LEAD! B.11 From Gluttony to Self-Control

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In Which We Deny Our Bodies to Nurture Our Souls

“Blessed are those who are persecuted for righteousness’ sake, for theirs is the kingdom of heaven.” — Matthew 5:10

While gluttony primarily refers to the excessive consumption of food, here we will define it more broadly as “seeking to satisfy our souls by indulging the appetites of the flesh.” This is in contrast to self-control, which is the ability to align the actions of our body with the desires of the spirit.

Importantly, for a Christian self-control is ultimately about being controlled by God’s Spirit; in fact, God sometimes lets us fall into sins of the flesh to teach us not to trust in our own willpower!

This is also why those who undergo persecution are considered “blessed”, or “lucky”, as it is obvious to them that they can’t pursue physical comfort and the kingdom of heaven at the same time.

For the rest of us, alas, the temptation is far more subtle…

Assigned Reading
  1. Peter Kreeft: Back to Virtue

    • 13. Courage under Persecution vs. Self-indulgence
  2. Dick Hockett: Foundations of Wisdom
    • 3.1 (Self-control) Example: Proverbs about the Tongue

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LEAD! B.6 From Greed to Generosity

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In Which We Gain Power Over Money By Giving It Away

“Blessed are the merciful, for they will be shown mercy.” — Matthew 5:7

Even if we escape the pride of trusting completely in our own “name”, we still must guard against trusting in things instead of God. The purest form of this is greed or avarice, which can be defined as treating money as an “end” — i.e., an extension of the self. This is in contrast to generosity, which considers money primarily a “means” of showing mercy to others.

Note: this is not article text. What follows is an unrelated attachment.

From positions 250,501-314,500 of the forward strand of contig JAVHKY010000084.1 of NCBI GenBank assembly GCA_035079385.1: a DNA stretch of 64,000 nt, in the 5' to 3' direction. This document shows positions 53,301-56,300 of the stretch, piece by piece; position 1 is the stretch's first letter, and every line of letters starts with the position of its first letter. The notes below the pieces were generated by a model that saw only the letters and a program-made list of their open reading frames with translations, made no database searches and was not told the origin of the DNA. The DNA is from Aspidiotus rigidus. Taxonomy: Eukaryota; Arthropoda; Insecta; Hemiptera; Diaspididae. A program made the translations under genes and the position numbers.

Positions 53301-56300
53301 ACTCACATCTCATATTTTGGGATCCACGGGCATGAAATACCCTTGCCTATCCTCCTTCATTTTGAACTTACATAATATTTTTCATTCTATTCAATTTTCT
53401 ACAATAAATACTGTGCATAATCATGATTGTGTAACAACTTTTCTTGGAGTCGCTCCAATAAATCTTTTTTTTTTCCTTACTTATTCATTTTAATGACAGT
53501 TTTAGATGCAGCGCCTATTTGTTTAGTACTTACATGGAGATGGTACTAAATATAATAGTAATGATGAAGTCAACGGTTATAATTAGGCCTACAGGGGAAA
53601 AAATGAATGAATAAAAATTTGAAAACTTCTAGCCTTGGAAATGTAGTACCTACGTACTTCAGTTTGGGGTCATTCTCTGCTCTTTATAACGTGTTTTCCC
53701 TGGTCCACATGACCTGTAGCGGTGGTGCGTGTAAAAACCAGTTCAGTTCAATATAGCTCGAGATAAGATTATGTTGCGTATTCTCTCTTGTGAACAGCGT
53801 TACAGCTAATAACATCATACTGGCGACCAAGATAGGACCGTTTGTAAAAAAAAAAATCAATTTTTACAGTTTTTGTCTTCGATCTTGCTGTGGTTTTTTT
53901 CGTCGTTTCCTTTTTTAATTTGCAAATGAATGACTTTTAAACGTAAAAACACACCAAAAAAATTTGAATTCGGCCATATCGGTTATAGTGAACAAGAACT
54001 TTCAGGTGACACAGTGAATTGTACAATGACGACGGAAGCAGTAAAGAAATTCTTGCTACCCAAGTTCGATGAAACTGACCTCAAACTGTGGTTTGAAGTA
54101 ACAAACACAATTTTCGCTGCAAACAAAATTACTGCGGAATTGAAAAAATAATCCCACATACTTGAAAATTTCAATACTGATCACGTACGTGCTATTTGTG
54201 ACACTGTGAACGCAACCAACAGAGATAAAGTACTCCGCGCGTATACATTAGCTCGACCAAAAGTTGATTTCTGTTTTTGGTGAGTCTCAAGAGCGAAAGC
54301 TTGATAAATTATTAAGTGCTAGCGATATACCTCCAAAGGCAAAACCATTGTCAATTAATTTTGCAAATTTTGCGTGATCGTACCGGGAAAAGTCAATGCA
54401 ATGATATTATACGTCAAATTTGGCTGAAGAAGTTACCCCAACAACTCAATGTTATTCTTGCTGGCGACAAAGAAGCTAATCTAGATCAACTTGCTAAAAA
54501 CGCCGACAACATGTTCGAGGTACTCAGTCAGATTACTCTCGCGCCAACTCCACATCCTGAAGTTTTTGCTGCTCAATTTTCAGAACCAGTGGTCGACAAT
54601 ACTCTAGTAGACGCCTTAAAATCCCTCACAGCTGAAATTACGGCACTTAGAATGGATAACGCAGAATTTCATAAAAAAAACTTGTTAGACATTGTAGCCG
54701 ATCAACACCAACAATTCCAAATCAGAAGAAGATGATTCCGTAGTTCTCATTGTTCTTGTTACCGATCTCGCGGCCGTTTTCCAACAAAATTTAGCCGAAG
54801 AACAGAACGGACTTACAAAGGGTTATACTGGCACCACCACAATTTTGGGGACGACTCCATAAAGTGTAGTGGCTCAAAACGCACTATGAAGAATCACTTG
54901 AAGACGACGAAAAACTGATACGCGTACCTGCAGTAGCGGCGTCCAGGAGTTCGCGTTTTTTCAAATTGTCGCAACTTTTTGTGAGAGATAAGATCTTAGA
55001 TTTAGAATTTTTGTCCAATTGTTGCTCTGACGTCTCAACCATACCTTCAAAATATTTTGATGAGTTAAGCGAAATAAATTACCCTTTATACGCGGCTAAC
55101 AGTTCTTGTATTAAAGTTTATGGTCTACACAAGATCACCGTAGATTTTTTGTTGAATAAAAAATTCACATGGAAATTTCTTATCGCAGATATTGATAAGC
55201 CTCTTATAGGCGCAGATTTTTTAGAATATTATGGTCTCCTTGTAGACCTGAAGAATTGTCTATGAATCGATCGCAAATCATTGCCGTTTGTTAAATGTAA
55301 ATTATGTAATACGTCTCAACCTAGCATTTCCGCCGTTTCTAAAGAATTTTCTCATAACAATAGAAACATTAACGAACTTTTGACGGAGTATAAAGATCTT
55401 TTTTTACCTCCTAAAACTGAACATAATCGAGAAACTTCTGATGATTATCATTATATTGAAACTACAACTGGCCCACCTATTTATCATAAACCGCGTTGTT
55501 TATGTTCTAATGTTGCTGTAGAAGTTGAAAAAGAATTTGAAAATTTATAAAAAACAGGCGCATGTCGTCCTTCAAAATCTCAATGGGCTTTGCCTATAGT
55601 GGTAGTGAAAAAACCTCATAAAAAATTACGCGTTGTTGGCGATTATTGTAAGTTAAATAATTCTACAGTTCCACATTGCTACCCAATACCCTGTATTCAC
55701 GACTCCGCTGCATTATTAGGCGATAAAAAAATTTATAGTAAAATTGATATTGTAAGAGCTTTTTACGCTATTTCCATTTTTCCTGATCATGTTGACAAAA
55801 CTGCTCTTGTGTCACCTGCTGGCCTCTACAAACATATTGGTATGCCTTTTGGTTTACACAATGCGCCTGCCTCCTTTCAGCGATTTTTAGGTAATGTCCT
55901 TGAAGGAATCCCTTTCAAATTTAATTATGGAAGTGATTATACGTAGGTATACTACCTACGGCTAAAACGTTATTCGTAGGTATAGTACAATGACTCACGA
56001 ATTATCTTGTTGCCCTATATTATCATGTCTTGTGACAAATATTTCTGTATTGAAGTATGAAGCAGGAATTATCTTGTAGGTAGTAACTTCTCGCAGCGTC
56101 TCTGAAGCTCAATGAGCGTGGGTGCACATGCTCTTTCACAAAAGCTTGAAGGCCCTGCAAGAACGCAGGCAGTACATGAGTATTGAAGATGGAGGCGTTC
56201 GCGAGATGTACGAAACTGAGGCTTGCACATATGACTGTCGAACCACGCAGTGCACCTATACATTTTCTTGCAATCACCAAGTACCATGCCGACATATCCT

Assigned Reading
  1. Peter Kreeft: Back to Virtue

    • 8. Giving Mercy vs. Getting Things (Avarice)
  2. Dick Hockett: Foundations of Wisdom
    • 3.3 (Righteous) Example: Proverbs about the Tongue

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LEAD! B.1 From Humanism to Wisdom

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In Which Our Character is Conformed to God’s Name, Via The Pursuit of Wisdom

In our first twelve-week series on Theological Foundations, we focused on what it means to be “baptized into the name of the Father, Son, and Holy Spirit“, moving from sin to sanctification as the body of Christ entering into His Kingdom.

In this our second series, we focus on how we can appropriate that “name” in our own lives — as well as those of the people we lead and serve. This is the essence of Christian Character, the second leg of our “LEAD” tripod (the third and final one being “Skills for Service”, coming in Spring 2009).

The goal of character formation is to bring our “whole person” into alignment with the “whole name” of God — His identity, character, and purpose. We can define the whole person using the “triplet” model below, which has:

  1. Our Spirit at the center…
  2. … working through our Heart, Soul and Mind… (cf. Mark 12:30)
  3. … which together produce Emotions, Reasons, and Decisions…
  4. … that manifest in actions of our Body

person-new

While all models are imperfect, and there are many other ways to picture the human psyche, this diagram will help us understand the role of Wisdom in character formation — and how we fall short…

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Stoned, Part I: Three Stones

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5:30 AM, Sunday, March 11th, 2007

I am walking down a street of some kind, carrying  three stones I, um, excreted earlier. Semi-round, they are roughly the size of a quarter, nickel, and dime, respectively. Clean now, I juggle them in my hand, relieved to have them out, but not quite sure what to do with them.

It is night, but I am approaching a streetlight where i can finally examine them. They all have a fine texture, almost like a random-dot stereogram. More than almost — if I stare at each of them I can make out a word. Respectively, I see:

  1. Insecurity
  2. Pride
  3. Self

It is a bit surprising to see “Self” as the smallest pebble, but there you have it. Having named them, I understand why it was important to excrete them — so I could get them out into the open and deal with them. But, how to deal with them?

  • Jesus?
  • Hi Ernie.
  • What do you want from me?
  • Your sin.

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